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Killing people is not a crime you can commit and get away.

Killing people is not a crime you can commit and get away with.

Do both the sentences mean the same thing? Are both of them grammatically correct? Is with at the end of the sentence necessary?

  • Get away and get away with. Does this comparison help? – Teacher KSHuang Mar 21 '17 at 8:34
  • @TeacherKSHuang This is a grammar problem really, not a meaning one, I think (see my post below) :-) – Araucaria Mar 21 '17 at 8:59
  • Hi, lekonchekon. Yes, you need the "with." No, they do not mean the same thing (the first one is probably not the verb phrase you intend here). Grammatically, they're not "wrong," per se, but because your word choice is wrong, then, I would say that the first sentence is not correct. – Teacher KSHuang Mar 21 '17 at 9:40
  • Actually, I had thought this at first as well, @Araucaria, but then I had realized that if the OP had understood the difference between the phrases "get away" and "get away with," the OP would have realized that "get away" would not have even been a consideration in the first place. Not to mention that from the OP's first question, it sounded like the OP had not understood the difference between the two phrases. – Teacher KSHuang Mar 21 '17 at 9:43
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    @TeacherKSHuang Yes, I think your right there. They're both important. Have edited my post to address the meaning component here. – Araucaria Mar 21 '17 at 10:08
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In this post I use an asterix, *, to show when an example is ungrammatical.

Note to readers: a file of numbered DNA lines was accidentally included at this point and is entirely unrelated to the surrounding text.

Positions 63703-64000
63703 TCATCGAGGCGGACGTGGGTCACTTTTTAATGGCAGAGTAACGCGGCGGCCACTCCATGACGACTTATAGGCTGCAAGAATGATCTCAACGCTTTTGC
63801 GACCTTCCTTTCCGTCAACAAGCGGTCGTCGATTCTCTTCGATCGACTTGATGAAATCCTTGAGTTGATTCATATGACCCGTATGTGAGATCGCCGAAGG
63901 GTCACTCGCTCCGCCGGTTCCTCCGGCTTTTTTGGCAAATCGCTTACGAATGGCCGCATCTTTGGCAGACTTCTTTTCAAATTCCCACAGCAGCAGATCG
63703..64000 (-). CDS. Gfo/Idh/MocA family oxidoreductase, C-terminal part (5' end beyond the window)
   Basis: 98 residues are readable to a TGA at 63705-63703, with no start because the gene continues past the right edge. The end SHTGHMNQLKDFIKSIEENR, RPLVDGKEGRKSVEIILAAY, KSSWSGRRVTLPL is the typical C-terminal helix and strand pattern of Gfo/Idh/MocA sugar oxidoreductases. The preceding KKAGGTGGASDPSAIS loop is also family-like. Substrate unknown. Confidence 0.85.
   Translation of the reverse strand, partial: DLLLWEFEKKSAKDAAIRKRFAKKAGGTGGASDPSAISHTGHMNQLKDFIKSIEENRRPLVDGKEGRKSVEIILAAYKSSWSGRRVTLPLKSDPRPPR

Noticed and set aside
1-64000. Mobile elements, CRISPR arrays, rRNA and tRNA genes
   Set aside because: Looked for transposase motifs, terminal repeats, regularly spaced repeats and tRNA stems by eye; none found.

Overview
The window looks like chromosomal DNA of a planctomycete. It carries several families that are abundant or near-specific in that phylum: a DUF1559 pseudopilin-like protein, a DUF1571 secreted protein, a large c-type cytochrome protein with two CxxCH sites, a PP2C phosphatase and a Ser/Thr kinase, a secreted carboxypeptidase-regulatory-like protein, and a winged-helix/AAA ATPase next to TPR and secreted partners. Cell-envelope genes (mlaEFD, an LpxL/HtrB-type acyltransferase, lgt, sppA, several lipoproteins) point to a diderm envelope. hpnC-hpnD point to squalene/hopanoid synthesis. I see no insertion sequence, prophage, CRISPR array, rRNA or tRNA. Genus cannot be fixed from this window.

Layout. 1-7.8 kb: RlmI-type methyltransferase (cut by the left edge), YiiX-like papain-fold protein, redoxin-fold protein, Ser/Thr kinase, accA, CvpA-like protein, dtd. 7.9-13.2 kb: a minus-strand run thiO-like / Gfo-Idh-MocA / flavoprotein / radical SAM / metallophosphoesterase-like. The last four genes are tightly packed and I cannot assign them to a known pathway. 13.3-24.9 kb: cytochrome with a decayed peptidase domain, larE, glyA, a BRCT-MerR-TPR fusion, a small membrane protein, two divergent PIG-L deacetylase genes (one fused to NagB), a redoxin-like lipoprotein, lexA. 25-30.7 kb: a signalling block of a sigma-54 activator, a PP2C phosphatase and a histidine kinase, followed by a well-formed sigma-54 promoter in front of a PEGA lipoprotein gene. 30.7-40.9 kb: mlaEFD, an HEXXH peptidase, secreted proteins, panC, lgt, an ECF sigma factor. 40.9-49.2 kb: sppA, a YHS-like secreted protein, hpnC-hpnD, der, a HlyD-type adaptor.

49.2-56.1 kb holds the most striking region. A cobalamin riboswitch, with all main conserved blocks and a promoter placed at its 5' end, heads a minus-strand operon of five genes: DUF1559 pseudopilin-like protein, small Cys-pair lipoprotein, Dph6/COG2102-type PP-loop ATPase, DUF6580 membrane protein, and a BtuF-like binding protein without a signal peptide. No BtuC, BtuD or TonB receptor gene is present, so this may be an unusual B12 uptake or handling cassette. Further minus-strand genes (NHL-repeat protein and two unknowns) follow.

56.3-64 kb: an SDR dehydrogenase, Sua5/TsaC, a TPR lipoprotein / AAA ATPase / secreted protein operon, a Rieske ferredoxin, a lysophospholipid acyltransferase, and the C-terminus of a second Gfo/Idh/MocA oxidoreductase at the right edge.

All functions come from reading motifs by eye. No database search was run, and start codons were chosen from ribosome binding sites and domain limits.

Grammar

  1. *Killing people is not a crime you can commit and get away. (ungrammatical)

  2. Killing people is not a crime you can commit and get away with.

The preposition away cannot take noun phrases as Complements:

  • *Get away the crime

However, it can take preposition phrases as Complements:

  • Get away with the crime
  • Get away from here

The original poster's examples have a noun phrase, which contains a relative clause:

  • *a crime [you can get away ___ ]
  • a crime [you can get away with ___ ]

This relative clause has a gap in it, shown by the ___ in the examples above. We interpret this gap through the antecedent string a crime. We can model the noun phrase like this:

  • *a crime [you can get away (a crime)]
  • a crime [you an get away with (a crime)]

We can see that the first noun phrase here is ungrammatical because the gap representing a crime is occurring as the Complement of away. We have already seen that away cannot take noun phrases as Complements. The second noun phrase is grammatical because the gap representing a crime is occurring as the complement of the preposition with. The preposition with can take noun phrase Complements. Notice that in this example the preposition phrase beginning with the word with is occurring as the Complement of the preposition away.

Meaning

With regard to crime related vocabulary, the idiom get away means something similar to escape. The idiom get away with something means to do that thing but not get caught or not get punished. The Original Poster needs the second meaning here. You cannot kill people and not get caught and not get punished. (Or at least that's what the sentence says!)

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    Heh, a total sidebar: Yeah, one should not be able to get away with murder, but as TV shows us.... – Teacher KSHuang Mar 21 '17 at 10:15
  • @TeacherKSHuang Hah! Yes ... – Araucaria Mar 21 '17 at 10:34
  • @Araucaria One more thing. If I used this construction "Killing people is not a crime you can get away with, committing.", would it be grammatically correct, and mean the same thing as the second sentence I used in the question? – lekon chekon Mar 21 '17 at 13:54
  • @lekonchekon Yes, it's grammatical though a bit more clunky. You don't need the comma after with though. – Araucaria Mar 21 '17 at 13:55

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